Between the first election in 1999 for the then National Assembly for Wales, to the 2007 election, there were three former constituencies. These constituencies were replaced at the 2007 election, with new boundaries and names.
Three constituency names, Conwy, Caernarfon, and Meirionydd Nant Conwy, have become historic, and the new boundaries define three constituencies with new names: Arfon, Dwyfor Meirionnydd, and Aberconwy. Generally, the new boundaries define each constituency taking into account local government ward boundaries, and define constituencies close to equal in terms of the sizes of their electorates.
|Former constituency||Preserved county||Region of former constituency||Replacement constituencies and regions|
|Caernarfon||Gwynedd||North Wales||Arfon, North Wales electoral region|
|Dwyfor Meirionnydd, Mid and West Wales electoral region|
|Conwy||Clwyd||North Wales||Arfon, North Wales electoral region|
|Gwynedd||Aberconwy, North Wales electoral region|
|Meirionnydd Nant Conwy||Clwyd||Mid and West Wales||Aberconwy, North Wales electoral region|
|Gwynedd||Dwyfor Meirionnydd, Mid and West Wales electoral region|
Wales is organised into five electoral regions for elections to the Senedd. Each region contains between 7 and 9 constituencies within them. Each region elects four additional members of the Senedd and roughly contains 500,000 people.
|Number of constituencies||Constituencies
|Electoral population (March 2020)||Image
|Mid and West Wales
Canolbarth a Gorllewin Cymru
|8||Brecon and Radnorshire, Carmarthen East and Dinefwr, Carmarthen West and South Pembrokeshire, Ceredigion, Dwyfor Meirionnydd, Llanelli, Montgomeryshire, Preseli Pembrokeshire||446,524|
|9||Aberconwy, Alyn and Deeside, Arfon, Clwyd South, Clwyd West, Delyn, Vale of Clwyd, Wrexham, Ynys Môn||483,739|
|South Wales Central
Canol De Cymru
|8||Cardiff Central, Cardiff North, Cardiff South and Penarth, Cardiff West, Cynon Valley, Pontypridd, Rhondda, Vale of Glamorgan||523,096|
|South Wales East
Dwyrain De Cymru
|8||Blaenau Gwent, Caerphilly, Islwyn, Merthyr Tydfil and Rhymney, Monmouth, Newport East, Newport West, Torfaen||491,142|
|South Wales West
Gorllewin De Cymru
|7||Aberavon, Bridgend, Gower, Neath, Ogmore, Swansea East, Swansea West||413,569|
- Consisting of between 7-9 constituencies.
- They are known as Senedd constituencies and Senedd electoral regions in the Senedd and Elections (Wales) Act 2020 and revised Government of Wales Act 2006, but may be alternatively titled by Senedd Research, and English-language news sources as Welsh Parliament constituencies and electoral regions, or Senedd Cymru constituencies and electoral regions. The districts were formerly known as National Assembly for Wales constituencies and electoral regions, or informally, (Welsh) Assembly constituencies and electoral regions from its establishment in 1999 until May 2020, when it was renamed to its current name(s).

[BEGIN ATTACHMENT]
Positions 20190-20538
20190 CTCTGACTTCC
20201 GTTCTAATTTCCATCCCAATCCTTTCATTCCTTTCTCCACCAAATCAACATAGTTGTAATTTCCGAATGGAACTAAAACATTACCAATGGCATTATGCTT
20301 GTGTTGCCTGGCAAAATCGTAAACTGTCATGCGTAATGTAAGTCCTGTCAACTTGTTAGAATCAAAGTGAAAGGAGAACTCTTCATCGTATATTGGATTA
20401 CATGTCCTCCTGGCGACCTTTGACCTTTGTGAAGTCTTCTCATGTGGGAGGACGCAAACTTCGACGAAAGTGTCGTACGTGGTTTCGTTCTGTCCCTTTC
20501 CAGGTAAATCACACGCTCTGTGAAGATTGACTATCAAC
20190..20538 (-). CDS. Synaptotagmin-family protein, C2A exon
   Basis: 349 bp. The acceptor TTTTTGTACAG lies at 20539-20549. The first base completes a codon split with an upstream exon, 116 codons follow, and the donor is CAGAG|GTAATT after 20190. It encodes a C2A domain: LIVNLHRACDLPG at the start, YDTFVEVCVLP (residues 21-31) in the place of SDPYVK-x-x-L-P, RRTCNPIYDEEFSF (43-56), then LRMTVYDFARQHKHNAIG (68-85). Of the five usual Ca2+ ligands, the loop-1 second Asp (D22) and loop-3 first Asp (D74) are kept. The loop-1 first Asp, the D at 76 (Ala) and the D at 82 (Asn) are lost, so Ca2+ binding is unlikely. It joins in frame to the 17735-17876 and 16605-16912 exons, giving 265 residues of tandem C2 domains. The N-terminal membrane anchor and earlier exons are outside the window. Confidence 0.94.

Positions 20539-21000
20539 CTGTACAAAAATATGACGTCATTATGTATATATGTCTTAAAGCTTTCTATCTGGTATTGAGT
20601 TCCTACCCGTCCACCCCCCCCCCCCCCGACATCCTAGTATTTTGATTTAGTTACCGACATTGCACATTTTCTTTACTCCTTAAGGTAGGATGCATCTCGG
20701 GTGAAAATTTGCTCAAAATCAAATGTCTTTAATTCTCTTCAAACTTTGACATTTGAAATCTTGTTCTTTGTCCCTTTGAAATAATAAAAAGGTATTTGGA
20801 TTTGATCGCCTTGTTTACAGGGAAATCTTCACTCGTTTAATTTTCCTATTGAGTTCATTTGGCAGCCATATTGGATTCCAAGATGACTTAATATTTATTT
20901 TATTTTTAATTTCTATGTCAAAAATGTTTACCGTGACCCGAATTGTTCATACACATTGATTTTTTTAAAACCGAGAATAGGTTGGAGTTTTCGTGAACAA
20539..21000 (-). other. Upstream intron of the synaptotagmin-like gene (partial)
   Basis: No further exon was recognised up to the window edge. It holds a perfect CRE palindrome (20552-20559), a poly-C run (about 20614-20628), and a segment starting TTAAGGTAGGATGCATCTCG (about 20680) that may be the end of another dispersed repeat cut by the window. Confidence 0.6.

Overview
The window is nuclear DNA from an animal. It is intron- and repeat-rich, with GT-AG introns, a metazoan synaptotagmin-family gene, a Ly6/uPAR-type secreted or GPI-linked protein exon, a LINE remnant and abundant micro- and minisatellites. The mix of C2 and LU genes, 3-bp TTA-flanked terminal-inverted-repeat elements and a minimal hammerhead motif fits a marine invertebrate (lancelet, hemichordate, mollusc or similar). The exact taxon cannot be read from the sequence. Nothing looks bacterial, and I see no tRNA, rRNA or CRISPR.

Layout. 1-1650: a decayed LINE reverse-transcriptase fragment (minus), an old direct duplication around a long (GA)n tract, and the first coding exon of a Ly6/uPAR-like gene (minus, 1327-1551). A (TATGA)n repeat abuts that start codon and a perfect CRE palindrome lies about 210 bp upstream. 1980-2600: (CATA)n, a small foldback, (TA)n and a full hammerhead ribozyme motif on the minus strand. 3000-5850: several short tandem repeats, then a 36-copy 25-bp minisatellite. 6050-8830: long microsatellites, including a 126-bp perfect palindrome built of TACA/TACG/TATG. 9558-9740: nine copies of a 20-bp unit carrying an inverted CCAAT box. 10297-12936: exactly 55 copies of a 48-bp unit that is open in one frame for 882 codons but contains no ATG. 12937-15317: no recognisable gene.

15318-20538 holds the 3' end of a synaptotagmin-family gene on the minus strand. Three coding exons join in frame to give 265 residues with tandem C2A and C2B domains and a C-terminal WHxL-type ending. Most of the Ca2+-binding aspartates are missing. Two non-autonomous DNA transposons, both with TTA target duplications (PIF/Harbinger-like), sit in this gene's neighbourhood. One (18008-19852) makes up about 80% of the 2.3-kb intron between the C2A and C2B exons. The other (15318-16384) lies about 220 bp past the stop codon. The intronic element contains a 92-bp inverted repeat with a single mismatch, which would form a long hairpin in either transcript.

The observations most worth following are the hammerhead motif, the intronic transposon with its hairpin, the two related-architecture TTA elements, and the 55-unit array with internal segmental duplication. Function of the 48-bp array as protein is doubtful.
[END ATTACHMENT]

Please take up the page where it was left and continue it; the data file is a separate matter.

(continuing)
- "Senedd and Elections (Wales) Act 2020". legislation.gov.uk. Retrieved 8 July 2021.
- "Government of Wales Act 2006". legislation.gov.uk. Retrieved 11 July 2021.
- Perks, William. "Data for the Senedd Cymru constituency areas: 2021". gov.wales. Senedd Research. Retrieved 8 July 2021.
- "The Parliamentary Constituencies and Assembly Electoral Regions (Wales) Order 2006".
- "Parliamentary Voting System and Constituencies Act 2011". legislation.gov.uk. UK Parliament.
- "Government of Wales Act 1998". legislation.gov.uk. UK Parliament.
- "The European Parliamentary Constituencies (Wales) Order 1994". legislation.gov.uk. UK Parliament. 24 February 1994. Retrieved 11 July 2021.
- The review of parliamentary constituencies in Wales (PDF). Senedd.wales: National Assembly for Wales Research Service. 2011.
- "Parliamentary Debates - Wednesday 11 May 2011" (PDF). publications.parliament.uk. House of Commons, UK Parliament. 11 May 2011. Retrieved 11 July 2021.
- "Parliamentary Constituencies and Assembly Electoral Regions (Wales) Order 2006". legislation.gov.uk. UK Parliament. 11 April 2006. Retrieved 11 July 2021.
- Roberts, Owain (September 2011). "The review of parliamentary constituencies in Wales" (PDF). National Assembly for Wales.
- "Reshaping the Senedd". www.electoral-reform.org.uk. Retrieved 23 December 2019.
- "Major changes to cut number of Welsh MPs published". BBC News. 8 September 2021. Retrieved 8 September 2021.
- List of Members at the Senedd website